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SandyNet adds high tower, more customers

by: contributed photo Climbing to the top of a newly-constructed tower and standing on its top 120 feet from the ground could be a scary proposition for some, but SandyNet Network Administrator Joe Knapp is seasoned.

SandyNet is becoming an example to follow among the region's Internet providers.

The city of Sandy's nonprofit enterprise is traveling at nearly the speed of light toward its goal of connecting the entire city and its Wi-Fi towers to fiber-optic cable.

The city has just finished constructing its third and last tower to serve the rural areas around Sandy, according to SandyNet Network Administrator Joe Knapp.

The final rural installation, called the Waybill Tower, is on a hill near Waybill Road, north of Highway 26 and northeast of Boring. The $750,000 tower project was funded with $375,000 of federal funds and a long-term, low-interest USDA loan, which will be paid with user fees.

The tower's antennas are at an elevation of about 1,000 feet above sea level, and have a 200-degree view to the north toward Cottrell School and toward Boring to the southwest.

'The new tower allows us to shoot a high-capacity wireless signal to it from one of our existing towers that is fiber-connected,' Knapp said. (Existing fiber-connected towers include one near the city's Operations Center and one near Vista Loop Drive).

'So we'll feed (the new tower) with a big wireless link, and then it will re-broadcast the signal to (rural) homes.'

SandyNet customers in view of Waybill Hill should expect to get much better service. But in some cases, Knapp said, it might require adjustments or new receiving equipment.

In comparison to the single rooftop antenna the tower is replacing, the new tower has nine re-broadcasting antennas - giving it much more speed and capacity.

'We'll also use three different frequencies,' Knapp said. 'There will be service that penetrates trees, another that gets through a few trees and another that needs unobstructed access.'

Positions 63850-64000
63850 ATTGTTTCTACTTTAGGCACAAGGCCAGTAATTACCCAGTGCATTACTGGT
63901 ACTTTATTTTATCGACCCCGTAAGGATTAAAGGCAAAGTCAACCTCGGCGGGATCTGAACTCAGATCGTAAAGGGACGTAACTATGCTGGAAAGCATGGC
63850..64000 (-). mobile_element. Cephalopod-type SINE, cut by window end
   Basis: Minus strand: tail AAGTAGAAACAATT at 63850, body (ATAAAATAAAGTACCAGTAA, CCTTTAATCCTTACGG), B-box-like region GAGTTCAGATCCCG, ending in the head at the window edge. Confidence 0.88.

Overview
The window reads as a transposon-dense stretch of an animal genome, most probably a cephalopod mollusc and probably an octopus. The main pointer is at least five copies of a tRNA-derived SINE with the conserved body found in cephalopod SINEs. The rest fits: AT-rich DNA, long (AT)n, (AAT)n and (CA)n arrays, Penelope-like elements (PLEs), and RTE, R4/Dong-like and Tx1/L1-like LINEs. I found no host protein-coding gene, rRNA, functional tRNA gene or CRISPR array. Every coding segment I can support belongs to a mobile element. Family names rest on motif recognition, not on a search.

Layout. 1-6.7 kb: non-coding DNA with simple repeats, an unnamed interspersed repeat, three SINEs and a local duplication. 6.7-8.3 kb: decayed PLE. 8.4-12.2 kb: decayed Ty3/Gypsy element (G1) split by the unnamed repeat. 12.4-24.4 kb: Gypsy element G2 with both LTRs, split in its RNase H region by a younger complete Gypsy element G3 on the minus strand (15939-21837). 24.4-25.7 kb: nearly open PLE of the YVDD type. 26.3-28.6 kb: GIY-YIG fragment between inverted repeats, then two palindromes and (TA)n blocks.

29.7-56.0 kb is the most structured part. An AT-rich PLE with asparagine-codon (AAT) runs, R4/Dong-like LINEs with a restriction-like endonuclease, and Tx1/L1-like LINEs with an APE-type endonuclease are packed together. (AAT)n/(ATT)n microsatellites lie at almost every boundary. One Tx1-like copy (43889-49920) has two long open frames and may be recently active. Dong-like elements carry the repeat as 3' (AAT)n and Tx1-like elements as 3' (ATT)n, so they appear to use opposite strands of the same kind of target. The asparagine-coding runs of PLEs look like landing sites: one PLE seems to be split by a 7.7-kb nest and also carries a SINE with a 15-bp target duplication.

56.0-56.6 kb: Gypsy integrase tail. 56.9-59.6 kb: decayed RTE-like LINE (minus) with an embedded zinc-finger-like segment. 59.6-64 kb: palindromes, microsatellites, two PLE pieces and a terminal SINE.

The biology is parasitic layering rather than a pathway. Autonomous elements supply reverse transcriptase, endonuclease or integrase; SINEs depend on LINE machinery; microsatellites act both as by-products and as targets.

The goal with the tower project, by 2015, is to add 500 SandyNet subscribers.

SandyNet is quickly moving toward the use of fiber-optic cable across its network, Knapp said. That is the ultimate goal of service providers around the world, according to information from The Fiber to the Home Council (FTTH).

Data sent through a fiber-optic cable travels so fast that if a cable was stretched between earth and the moon the data would take less than two seconds to reach the moon.

Fiber-optic cables effectively have unlimited capacity to transmit data, according to FTTH. For example, if a single fiber-optic cable was the diameter of a pencil, it could at one time carry all of the world's communication.

The city is using wireless technologies to connect the towers because connecting them with fiber, Knapp said, would cost 'tens of millions of dollars.'

But the city's goal still is to use as much fiber-optic technology as possible.

The city of Sandy's fiber-to-home project - currently a pilot project of about 500 homes in the Cascadia Village and Bornstedt neighborhoods - is the same type of project that has been built or is being built in nearly 100 communities across the nation.

There also are many more fiber networks across the country for schools, businesses and other municipal services.

Last week, Sandy's fiber-to-home project stopped receiving proposals from contractors, and this week city officials will be studying those proposals.

Soon, the residents in those two neighborhoods will be contacted, given information and asked if they want the city to proceed.

The goal for that project is to provide 100-megabyte service for a $39.95 monthly fee. Other Internet providers who offer 100-megabyte service, Knapp says, 'charge hundreds of dollars.' In comparison, SandyNet's current Wi-Fi service is five megabytes.

'This new service is an incredibly fast connection to the Internet by today's standards,' Knapp said. 'The reason we're looking at doing it is because I think in five years the standards will change.'

Knapp said the city will build its network to a capacity of one gigabyte (1,000 megabytes).

'That will allow us, over the next 10-15 years, to grow as we need to. We'll be able to provide faster and faster connections as the Internet becomes more band-width intensive.'